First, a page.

Ethnic Russians who are not loyal to the Latvian government should be “isolated from society,” the country’s President Egils Levits argued in a radio interview on Wednesday.
Discussing the positive and negative effects for Riga of the conflict in Ukraine, Levits called the emergence of “a section of Russian society that is not loyal to the state” a matter of concern.
“Our task is to deal with that [section] and isolate it from society,” he added, as cited by the Latvian public broadcaster LSM.
The positive effects that the president mentioned included the rise of patriotism and nationalism in the country and growing awareness of the price that has to be paid for freedom.
The Latvian government earlier decided to remove several Soviet-era monuments despite the objections of its ethnic Russian community. Some were moved to the Museum of Occupation – which is how the Latvian government perceives the time it was under Moscow’s control – while others were slated for scrapping.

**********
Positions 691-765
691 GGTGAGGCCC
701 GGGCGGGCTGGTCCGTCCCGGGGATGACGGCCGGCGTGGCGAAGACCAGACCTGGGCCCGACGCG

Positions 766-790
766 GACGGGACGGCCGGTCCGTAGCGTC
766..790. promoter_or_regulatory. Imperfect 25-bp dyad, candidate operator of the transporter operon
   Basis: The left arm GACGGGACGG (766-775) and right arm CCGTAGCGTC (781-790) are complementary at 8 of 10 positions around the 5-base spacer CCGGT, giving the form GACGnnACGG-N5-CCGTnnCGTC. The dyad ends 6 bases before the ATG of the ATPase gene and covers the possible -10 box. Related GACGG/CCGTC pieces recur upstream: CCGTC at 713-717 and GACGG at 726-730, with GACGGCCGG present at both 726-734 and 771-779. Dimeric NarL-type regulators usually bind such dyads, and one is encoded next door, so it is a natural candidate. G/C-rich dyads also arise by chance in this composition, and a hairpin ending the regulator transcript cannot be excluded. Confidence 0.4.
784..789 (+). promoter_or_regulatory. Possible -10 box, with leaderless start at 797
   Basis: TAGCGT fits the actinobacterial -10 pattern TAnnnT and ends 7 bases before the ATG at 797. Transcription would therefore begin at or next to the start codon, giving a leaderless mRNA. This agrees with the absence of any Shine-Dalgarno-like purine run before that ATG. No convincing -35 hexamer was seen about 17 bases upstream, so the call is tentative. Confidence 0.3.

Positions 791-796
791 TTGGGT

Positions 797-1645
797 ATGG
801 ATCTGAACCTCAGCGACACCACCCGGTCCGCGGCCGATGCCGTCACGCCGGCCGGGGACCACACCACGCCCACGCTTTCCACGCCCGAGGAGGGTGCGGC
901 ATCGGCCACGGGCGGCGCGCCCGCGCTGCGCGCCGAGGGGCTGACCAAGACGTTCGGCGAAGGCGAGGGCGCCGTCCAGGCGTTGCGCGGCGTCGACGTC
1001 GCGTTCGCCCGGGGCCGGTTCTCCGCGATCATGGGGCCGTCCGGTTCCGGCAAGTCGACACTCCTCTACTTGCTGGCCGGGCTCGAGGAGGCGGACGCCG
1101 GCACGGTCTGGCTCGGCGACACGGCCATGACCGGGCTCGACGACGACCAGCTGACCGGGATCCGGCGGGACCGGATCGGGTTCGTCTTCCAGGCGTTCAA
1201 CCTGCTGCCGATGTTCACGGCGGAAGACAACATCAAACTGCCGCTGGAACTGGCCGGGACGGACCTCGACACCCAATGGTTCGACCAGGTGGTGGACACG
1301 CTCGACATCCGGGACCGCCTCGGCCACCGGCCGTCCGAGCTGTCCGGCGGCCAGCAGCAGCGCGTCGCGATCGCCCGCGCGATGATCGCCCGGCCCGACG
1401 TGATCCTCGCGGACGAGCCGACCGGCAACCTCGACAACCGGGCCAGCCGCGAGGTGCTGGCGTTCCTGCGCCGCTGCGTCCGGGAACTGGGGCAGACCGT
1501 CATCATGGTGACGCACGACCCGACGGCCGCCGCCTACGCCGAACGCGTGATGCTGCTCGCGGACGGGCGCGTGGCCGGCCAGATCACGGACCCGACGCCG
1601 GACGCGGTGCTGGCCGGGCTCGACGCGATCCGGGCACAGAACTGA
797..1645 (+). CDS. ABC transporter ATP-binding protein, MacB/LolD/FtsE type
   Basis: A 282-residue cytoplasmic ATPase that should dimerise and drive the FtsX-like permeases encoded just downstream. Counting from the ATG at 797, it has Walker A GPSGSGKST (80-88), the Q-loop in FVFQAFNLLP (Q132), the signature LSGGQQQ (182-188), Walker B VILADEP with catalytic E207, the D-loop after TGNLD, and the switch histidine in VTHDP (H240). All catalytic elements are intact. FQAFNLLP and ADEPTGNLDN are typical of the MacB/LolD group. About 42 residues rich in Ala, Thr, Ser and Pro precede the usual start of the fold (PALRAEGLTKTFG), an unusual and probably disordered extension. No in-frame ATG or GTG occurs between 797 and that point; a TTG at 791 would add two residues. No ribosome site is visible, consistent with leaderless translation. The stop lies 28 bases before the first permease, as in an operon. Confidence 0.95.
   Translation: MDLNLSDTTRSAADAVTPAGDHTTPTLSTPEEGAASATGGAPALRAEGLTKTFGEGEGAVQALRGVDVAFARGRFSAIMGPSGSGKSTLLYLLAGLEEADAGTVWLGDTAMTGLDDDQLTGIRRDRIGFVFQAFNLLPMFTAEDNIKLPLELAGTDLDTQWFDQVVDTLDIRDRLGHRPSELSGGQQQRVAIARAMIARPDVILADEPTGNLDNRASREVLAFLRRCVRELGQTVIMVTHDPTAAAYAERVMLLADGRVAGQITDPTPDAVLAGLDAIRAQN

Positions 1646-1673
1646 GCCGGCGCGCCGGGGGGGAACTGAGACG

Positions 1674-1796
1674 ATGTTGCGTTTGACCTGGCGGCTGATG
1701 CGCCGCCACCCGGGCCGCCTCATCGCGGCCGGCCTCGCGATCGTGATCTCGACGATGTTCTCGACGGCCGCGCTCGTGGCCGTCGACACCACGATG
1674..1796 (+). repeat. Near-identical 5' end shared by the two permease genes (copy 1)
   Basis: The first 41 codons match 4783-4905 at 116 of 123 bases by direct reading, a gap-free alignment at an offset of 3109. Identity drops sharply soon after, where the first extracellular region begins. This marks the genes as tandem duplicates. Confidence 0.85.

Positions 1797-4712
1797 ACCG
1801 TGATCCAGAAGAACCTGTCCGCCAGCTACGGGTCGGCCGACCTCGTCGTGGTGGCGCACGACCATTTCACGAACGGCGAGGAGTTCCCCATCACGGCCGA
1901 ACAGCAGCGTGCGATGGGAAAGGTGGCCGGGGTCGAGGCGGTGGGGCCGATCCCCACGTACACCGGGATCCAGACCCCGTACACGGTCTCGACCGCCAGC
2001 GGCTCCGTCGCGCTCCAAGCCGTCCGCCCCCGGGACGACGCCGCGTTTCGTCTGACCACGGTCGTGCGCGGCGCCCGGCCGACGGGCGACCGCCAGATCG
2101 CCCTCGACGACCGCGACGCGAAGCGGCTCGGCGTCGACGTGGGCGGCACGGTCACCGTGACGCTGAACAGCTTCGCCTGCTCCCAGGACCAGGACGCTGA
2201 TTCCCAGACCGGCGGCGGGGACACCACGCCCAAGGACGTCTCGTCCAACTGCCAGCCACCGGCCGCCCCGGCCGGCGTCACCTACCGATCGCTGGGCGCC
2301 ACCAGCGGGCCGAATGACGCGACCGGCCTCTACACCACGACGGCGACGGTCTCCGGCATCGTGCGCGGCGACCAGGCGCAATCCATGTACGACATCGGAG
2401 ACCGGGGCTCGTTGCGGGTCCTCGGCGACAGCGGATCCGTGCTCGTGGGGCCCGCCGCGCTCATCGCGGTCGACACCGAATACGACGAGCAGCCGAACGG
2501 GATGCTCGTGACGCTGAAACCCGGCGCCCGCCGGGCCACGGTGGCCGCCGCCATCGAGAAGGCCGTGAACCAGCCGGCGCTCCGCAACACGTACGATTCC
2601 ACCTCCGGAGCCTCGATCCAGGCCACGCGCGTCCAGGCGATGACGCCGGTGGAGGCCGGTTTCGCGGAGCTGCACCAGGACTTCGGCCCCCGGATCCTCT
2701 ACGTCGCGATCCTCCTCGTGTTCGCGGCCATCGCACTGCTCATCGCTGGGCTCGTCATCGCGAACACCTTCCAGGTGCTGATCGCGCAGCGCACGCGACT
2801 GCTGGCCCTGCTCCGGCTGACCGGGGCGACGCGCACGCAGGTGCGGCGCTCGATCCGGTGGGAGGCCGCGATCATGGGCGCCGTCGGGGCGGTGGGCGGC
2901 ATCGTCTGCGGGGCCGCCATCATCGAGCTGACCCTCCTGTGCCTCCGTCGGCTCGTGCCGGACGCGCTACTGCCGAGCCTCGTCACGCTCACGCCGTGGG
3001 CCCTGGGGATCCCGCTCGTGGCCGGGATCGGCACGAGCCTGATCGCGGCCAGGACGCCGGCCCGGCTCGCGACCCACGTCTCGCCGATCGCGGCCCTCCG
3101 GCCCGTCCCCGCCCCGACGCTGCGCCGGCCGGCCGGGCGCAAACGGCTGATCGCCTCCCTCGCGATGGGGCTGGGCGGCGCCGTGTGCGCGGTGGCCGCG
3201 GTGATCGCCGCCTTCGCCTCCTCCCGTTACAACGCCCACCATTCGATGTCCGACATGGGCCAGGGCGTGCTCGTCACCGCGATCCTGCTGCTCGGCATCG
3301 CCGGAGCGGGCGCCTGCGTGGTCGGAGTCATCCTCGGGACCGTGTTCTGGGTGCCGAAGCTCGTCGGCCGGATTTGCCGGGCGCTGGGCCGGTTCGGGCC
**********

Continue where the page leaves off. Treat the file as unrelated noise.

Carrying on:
According to Levits, Latvians have become more sensitive about such monuments since Russia attacked Ukraine in late February.
The Latvian president assessed that the situation in Ukraine proved that the Russian military was not as strong as some people had believed. He pledged that his country would continue providing assistance to Kiev.
People living in the Baltic state, as well as in other Western nations, are suffering from inflation and surging energy prices, Levits added, a state of affairs he called the cost of “defeating Russia.”
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